- Chromophobes: that do not stain with either acidic or basic dye, such cells may have previously been chromophiles but released their granules (degranulated).
Acidophils include two types of cells:
- Somatotrophs produce growth hormone (GH, somatotropin) that stimulates somatomedin (insulin-like growth factor)from the liver, which results in muscle proliferation and lengthens the long bone if the growth plate is still evident. GH is inhibited by somatostatin that is produced from various organs, including the stomach and pancreas. Growth hormone releasing hormone from the hypothalamus stimulates GH production.
- Lactotrophs produce prolactin that stimulates milk secretion. It is inhibited by dopamine from various regions in brain.
Basophils include four types of cells:
Folliculotrophs and luteotrophs are also called gonadotrophs as they stimulate gonadal processes in the female and male. Folliculotrophs produce follicle stimulating hormone (FSH) in response to GnRH from the hypothalamus. FSH stimulates ovarian folliculogenesis (ovarian follicle development) in females and spermatogenesis (spermatozoa development) in males. Luteotrophs produce luteinizing hormone (LH) that stimulates thecal cells in the ovary and Leydig (interstitial cells) in the testis to produce testosterone. A surge of LH in females lead to ovulation, release of the egg and surrounding cells.
Corticotrophs produce adrenocorticotropin (ACTH) in response to cortisol releasing factor (CRF) from the hypothalamus. It stimulates the zona fasciculata and zona reticularis of the adrenal cortex region to produce glucocorticoids, inhibit inflammation, and sex steroid hormones, stimulate male and female reproduction.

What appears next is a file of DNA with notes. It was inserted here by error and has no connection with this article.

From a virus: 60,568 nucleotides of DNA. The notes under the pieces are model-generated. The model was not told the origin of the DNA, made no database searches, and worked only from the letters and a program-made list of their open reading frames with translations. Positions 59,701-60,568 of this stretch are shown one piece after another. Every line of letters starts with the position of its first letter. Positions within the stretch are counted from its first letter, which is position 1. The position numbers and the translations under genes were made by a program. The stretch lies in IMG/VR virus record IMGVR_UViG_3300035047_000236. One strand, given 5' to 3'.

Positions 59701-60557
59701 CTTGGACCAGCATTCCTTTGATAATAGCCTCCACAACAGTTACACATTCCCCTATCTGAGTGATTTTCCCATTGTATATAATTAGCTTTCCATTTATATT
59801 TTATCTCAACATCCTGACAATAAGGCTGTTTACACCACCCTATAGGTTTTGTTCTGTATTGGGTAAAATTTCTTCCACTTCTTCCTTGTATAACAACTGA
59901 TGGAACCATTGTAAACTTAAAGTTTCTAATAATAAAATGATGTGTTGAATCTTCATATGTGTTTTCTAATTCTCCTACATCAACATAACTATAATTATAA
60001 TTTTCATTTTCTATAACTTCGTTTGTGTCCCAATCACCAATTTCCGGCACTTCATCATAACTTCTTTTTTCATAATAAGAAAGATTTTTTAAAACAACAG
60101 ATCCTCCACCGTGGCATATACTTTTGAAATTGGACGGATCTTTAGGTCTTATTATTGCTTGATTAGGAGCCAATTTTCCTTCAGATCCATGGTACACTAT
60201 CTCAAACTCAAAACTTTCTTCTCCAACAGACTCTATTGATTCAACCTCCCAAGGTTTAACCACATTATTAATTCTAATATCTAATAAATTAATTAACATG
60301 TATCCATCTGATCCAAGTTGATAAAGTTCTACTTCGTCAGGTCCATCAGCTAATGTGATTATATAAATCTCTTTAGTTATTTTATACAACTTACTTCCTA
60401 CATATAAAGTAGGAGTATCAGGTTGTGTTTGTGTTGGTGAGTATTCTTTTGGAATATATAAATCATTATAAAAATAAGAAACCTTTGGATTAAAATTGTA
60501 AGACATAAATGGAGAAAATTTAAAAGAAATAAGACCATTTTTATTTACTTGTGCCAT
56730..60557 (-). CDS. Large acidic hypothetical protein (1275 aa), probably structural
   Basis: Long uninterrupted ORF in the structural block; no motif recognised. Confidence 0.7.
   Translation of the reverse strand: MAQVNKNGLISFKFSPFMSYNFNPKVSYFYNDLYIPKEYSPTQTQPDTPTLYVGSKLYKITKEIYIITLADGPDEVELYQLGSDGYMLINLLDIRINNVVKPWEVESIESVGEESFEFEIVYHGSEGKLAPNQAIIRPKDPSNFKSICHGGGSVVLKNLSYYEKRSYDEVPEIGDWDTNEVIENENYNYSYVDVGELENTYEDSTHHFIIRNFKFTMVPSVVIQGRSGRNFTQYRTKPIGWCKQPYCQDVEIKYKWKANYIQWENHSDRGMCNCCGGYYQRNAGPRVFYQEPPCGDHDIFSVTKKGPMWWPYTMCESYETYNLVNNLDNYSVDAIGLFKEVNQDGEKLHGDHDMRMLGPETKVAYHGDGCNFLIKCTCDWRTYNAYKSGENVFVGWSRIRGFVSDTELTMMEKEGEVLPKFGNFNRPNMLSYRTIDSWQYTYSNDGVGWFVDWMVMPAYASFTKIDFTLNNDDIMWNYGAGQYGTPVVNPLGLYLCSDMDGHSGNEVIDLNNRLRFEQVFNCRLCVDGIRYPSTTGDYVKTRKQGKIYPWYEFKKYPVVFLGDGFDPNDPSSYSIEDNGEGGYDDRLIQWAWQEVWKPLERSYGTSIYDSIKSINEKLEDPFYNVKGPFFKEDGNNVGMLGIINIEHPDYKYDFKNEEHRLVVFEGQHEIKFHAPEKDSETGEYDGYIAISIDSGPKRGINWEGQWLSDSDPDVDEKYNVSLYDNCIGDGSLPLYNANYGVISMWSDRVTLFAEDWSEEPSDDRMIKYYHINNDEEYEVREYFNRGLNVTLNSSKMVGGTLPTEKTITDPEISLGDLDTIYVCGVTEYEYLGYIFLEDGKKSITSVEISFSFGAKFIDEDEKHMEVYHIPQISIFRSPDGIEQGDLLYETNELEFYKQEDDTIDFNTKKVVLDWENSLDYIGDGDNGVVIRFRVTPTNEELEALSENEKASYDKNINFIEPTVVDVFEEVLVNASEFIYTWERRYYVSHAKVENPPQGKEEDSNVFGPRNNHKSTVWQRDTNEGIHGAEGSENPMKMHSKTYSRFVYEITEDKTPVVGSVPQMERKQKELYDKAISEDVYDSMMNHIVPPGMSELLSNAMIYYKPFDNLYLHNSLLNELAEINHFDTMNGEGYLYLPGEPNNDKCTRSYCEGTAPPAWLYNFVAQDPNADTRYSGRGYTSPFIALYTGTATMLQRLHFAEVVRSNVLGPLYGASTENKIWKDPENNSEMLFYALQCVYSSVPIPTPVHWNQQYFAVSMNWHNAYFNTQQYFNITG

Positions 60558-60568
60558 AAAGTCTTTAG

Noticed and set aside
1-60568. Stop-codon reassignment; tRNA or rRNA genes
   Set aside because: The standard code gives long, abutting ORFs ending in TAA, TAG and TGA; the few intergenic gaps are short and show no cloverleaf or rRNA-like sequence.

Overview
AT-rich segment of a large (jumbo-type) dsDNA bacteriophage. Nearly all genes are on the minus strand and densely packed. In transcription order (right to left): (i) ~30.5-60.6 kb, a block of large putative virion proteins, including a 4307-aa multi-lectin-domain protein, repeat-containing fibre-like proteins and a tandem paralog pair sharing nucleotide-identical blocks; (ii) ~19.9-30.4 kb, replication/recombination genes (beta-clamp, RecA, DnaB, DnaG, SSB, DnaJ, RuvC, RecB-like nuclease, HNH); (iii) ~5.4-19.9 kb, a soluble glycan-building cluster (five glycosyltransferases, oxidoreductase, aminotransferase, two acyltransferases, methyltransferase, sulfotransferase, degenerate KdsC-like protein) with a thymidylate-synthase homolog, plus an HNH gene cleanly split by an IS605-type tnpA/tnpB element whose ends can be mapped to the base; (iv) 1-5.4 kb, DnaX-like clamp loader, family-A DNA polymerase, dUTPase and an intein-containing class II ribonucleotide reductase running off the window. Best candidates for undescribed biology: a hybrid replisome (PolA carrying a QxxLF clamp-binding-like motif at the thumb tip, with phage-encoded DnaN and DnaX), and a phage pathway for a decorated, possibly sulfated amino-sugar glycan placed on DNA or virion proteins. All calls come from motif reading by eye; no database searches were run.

Thyrotrophs produce thyroid stimulating hormone (TSH) in response to thyroid releasing hormone (TRH) from the hypothalamus. TSH stimulates the production of thyroxine (T3 and T4) by the thyroid gland. Thyroxine regulates energy metabolism and heart rate.
The hypophyseal cavity is between the pars distalis and pars intermedia. The pars intermedia of the anterior pituitary gland resides next to the pars nervosa of the posterior pituitary gland. The main hormone produced by the pars intermedia is melanocyte stimulating hormone (MSH) that stimulates melanization of skin.
This lesson discussed the embryological origins of the anterior pituitary gland (oral ectoderm) and posterior pituitary gland (neuroectoderm). Hormones produced by the hypothalamus and pituitary gland were discussed. Only the anterior pituitary gland produces hormones. The median eminence and pars nervosa of the posterior pituitary gland store hypothalamic hormones as Herring bodies and then release such hormones when stimulated. Hypothalamic hormones stored and released from the median eminence include: Gonadotropin releasing hormone, cortisol releasing factor, thyroid releasing hormone, and growth hormone releasing hormone: stimulates somatotrophs to produce growth hormone (GH). Hypothalamic hormones stored and released from the pars nervosa are: Vasopressin (anti-diuretic hormone, ADH) and oxytocin.
The three regions of the anterior pituitary gland are:
- Pars tuberalis: contain portal veins/venules of the hypothalamic-hypophyseal portal system
- Pars distalis: produce most of the pituitary gland hormones
- Pars intermedia: produces melanocyte stimulating hormone (MSH)
Cells in the pars distalis include:
- chromophils: acidophils and basophils
- chromophobes: degranulated acidophils and basophils
To unlock this lesson you must be a Study.com Member.
Create your account
Register to view this lesson
Unlock Your Education
See for yourself why 30 million people use Study.com
Become a Study.com member and start learning now.Become a Member
Already a member? Log InBack